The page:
A dressage test is a performance done by a horse and rider. There is a prescribed pattern during which the rider and horse perform certain movements. A judge with the benefit of a scribe scores each movement, makes comments, and at the end the scores are tallied and the winner is chosen numerically.
A writing contest is a performance by the writer and their manuscript. There are certain prescribed rules and conditions required for entry. Several judges score particular elements, hopefully write comments and the points are tallied to choose the finalists.
In both cases, writing and riding, someone evaluates your performance against a standard. They give you a grade, write encouraging or discouraging remarks, and the results are determined by the numbers.
At the dressage show the winners receive accolades along with a blue ribbon and at the end of the day everyone loads in their horse trailer and heads home with their eyes set on the next performance.
Writers receive acknowledgment on facebook or through web announcements. They might be awarded a a banner to use with social media. And they think about the next contest.
In both cases, winning or losing quickly becomes yesterday’s news when everyone sets their eyes on future competitions.
If winning a dressage test or writing contest doesn’t significantly elevate your status or give you the desired contracts or contacts you hope for, what is the benefit to competing?
The value is in the comments or feed back that is on your score sheet.
In the show arena a judge has a different perspective of the horse’s performance than the person sitting on its back. In writing, a person who is not in your mind sees your work from different view point. The long distance view makes it possible to see things we miss or assume we are doing well.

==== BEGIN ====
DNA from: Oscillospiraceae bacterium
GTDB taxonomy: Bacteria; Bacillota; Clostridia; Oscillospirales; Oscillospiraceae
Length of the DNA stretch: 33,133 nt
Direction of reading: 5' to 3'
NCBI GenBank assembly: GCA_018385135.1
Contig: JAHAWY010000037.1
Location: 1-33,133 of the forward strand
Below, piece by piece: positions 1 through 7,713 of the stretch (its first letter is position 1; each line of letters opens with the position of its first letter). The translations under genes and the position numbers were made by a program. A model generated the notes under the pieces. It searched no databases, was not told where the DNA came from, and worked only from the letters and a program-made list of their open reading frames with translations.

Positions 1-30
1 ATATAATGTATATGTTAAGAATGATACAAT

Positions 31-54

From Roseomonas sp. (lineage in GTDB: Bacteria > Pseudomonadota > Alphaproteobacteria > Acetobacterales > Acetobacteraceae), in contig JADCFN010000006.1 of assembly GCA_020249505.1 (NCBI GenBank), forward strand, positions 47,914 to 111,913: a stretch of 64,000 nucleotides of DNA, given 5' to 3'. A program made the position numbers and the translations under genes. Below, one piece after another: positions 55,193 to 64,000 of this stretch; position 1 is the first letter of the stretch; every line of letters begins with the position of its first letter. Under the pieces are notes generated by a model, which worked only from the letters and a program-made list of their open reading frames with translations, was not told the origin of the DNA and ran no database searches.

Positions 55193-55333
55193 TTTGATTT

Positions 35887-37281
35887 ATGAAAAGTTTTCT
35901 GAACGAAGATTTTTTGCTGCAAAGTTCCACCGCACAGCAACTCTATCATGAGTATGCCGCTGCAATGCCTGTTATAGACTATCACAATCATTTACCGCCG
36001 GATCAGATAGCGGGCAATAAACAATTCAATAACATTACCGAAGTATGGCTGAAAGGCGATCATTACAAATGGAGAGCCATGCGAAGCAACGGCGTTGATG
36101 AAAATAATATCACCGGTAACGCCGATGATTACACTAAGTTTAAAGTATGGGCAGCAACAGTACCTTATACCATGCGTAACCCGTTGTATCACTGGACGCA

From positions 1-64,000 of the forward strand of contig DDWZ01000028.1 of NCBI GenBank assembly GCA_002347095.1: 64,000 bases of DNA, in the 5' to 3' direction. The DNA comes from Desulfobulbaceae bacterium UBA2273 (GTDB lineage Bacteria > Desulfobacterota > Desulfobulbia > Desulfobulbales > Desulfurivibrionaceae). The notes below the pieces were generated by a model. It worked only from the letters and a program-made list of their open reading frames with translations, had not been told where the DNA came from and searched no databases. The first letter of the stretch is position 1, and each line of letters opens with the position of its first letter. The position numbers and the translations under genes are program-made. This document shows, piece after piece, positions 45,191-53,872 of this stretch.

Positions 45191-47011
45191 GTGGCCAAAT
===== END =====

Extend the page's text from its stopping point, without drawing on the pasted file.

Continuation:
The smart dressage rider studies her score sheet for things she can practice to improve with her horse before the next competition. Perhaps the 20 meter circle she made at C actually looked more like an egg than a circle. Maybe her horse didn’t actually swing through it’s back at the free walk. Or maybe that trip down center line toward the judge was more like a country and western line dance. The comments are indications of things that might do well with improvement before the next competition. A smart rider will use these comments not only to improve their horse for the next competition but also to improve their riding skill.
In a writing contest the judges’ comments also reveal strengths and weaknesses. Did you hook the reader? Did the judge want to continue reading? Did they understand where your story took place? Were the characters interesting? Do you have a handle on grammar? A smart writer will use the comments from a writing contest not only to improve their story but also to improve their writing skills.
Both types of judging, writing and dressage, are subjective. That means they are based on someone’s opinion of what we did that day or with that word count. Opinions are not always correct, so it’s up to the writer and the rider to chose which comments to consider. Not all subjective evaluation is gospel, but if we consistently receive the same comment from multiple people, a wise person might chose to take a closer look.
Both writing and riding take a huge effort. They take years to learn to do well and they take a continual effort toward improvement. No one will ever know everything in either venue. There’s always more to learn. Both activities require education, introspection, preparation and hard work.
The biggest difference is that in dressage you are on the back of a horse in the fresh air—this writer’s definition of the closest thing to heaven on earth.
For fun I’ve included a video of the beautiful Spanish stallion, Fuego XII, and his rider performing the epitome of dressage, the Grand Prix musical freestyle. This is the result of hours upon hours of work and study. It’s the equivalent of making it to the New York Times Best Sell List for horses. Isn’t Fuego XII Gorgeous?
Barbara Ellin Fox
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